“There was an artist I worked with for a while who used Polaroids as drawing references. When she was done with them, she just chucked them in a black trash bag under the kitchen sink – where I found them. I urged her to think of them as sketches, to value them…”

I remember this story relayed to me by C.C. O’Hanlon as I review his instant photos – recently pulled out of battered old shoe boxes stacked in a corner of his book- and art-filled apartment in Berlin.

They make me think of how the human identity, with the digital age, consumer and celebrity culture, and the changing currency from money to information, is in danger of losing the body and physical experience to the digital world. In this particular case, images of pornographic performance are the pastiche replicated into virtual oblivion.

O’Hanlon was once the CEO of the Austrian-German company that saved Polaroid analogue instant photography from extinction – one of many odd facts in a biography that is so intriguingly random he could almost be a fictional character (ask his friends and they will tell you they’ve known him as a musician, sailor, fisherman, stand-over man, smuggler, gambler, journalist, film-maker, entrepreneur, and government adviser, among other things) – so it is perhaps to be expected that instant photography still occupies his imagination. The few, untitled images here have all been created in the camera (“cheap plastic Polaroid or Fuji point-and-shoots, mostly”), with no recourse to digital filters or Photoshop. They are among 30 or so images spanning 40 years that he will exhibit in Berlin, later this year.

C.C. is hardly one to talk about valuing his work. He steadfastly refuses to identify as any kind of artist. Nevertheless, the late, legendary photojournalist, Arthur Rothstein, wrote of his first exhibition in Brighton (UK), 35 years ago, “This photographer is a realist in the documentary tradition. He sees, he understands, he interprets. He knows that words in a picture add dimension to the image…”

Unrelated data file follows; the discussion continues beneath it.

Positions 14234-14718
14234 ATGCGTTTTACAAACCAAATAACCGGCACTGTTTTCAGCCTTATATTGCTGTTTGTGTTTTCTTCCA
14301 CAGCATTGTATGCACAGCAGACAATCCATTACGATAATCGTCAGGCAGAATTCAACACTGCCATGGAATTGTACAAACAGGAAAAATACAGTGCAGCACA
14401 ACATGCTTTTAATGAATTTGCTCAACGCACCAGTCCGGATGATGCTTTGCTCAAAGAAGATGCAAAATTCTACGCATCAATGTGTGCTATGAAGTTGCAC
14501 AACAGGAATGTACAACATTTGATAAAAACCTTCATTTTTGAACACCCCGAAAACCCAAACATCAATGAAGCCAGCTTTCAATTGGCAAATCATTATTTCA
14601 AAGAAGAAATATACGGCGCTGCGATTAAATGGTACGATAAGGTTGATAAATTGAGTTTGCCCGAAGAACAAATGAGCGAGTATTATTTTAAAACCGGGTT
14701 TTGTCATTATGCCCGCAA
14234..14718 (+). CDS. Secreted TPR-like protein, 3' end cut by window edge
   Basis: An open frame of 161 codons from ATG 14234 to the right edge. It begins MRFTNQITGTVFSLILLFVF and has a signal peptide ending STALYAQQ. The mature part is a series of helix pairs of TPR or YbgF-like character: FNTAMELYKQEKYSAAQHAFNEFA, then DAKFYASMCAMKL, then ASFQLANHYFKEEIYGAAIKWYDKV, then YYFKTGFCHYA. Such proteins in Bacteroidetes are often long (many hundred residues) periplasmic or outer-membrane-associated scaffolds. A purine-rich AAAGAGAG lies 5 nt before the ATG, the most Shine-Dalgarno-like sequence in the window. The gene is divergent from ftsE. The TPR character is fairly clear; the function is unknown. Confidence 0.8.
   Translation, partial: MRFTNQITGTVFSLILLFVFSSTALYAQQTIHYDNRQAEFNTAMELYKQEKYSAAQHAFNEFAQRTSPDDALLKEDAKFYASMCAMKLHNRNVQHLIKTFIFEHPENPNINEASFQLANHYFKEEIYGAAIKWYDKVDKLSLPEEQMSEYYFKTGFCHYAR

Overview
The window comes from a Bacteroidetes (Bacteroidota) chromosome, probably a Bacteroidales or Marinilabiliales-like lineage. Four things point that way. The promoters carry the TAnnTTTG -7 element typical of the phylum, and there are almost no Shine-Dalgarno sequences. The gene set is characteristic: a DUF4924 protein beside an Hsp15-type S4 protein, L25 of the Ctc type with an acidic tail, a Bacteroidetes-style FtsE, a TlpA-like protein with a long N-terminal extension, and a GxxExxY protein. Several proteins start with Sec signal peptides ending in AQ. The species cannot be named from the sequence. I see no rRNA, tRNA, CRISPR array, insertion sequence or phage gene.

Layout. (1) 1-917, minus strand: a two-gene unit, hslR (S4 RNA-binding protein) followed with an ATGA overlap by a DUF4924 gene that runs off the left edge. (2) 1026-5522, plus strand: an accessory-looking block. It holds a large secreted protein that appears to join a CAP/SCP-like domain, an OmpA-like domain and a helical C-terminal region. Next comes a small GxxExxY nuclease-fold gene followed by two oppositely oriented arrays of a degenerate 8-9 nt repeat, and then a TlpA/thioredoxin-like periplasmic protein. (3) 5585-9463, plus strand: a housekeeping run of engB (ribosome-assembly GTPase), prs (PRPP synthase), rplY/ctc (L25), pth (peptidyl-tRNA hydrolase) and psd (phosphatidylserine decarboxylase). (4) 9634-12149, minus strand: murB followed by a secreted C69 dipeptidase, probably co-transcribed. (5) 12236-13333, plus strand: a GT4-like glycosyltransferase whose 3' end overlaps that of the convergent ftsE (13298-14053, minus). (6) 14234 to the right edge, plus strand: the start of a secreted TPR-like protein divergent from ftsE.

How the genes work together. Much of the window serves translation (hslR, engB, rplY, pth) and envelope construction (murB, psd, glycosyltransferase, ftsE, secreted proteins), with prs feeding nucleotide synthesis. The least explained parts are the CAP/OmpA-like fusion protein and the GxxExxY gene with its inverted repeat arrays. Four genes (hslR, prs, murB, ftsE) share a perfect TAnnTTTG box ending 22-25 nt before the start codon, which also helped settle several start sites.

On his photographs (back in 2002):

The digital age enabled us to transcend voyeurism, to generate our own product, and to share it, while remaining anonymous and remote. Even better, whatever we created could be almost instantly ubiquitous – distributed to everyone, everywhere, all the time, forever. Like some weapons-grade virus, we could unleash it on the same virtual subconscious on which all media feeds, and let it become part of a wider cultural pandemic detected mostly as an insistent, visceral truth.

In an almost accidental way, I began tracing my personal response to all this with photography over a decade ago. Now, in these early years of the 21st century, porno imagery is, to coin a technology term, ‘instant on’ in almost every medium, and whether we like it or not, sex resonates in our subconsiousness more than ever before. My pictures of it are instant in many senses of the word: automatic, ephemeral, unpredictable, disposable.

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C.C. O’Hanlon is a relentless traveller, polymath and occasional diarist. His work has been featured in numerous publications, including The New York Times, Ernest, Minor Literatures and The Learned Pig. It has also been included in several anthologies and ‘best of…’ collections. Born in Sydney, and raised nearly everywhere else, he has lived for the past five years in Berlin. He is now en route to somewhere else.

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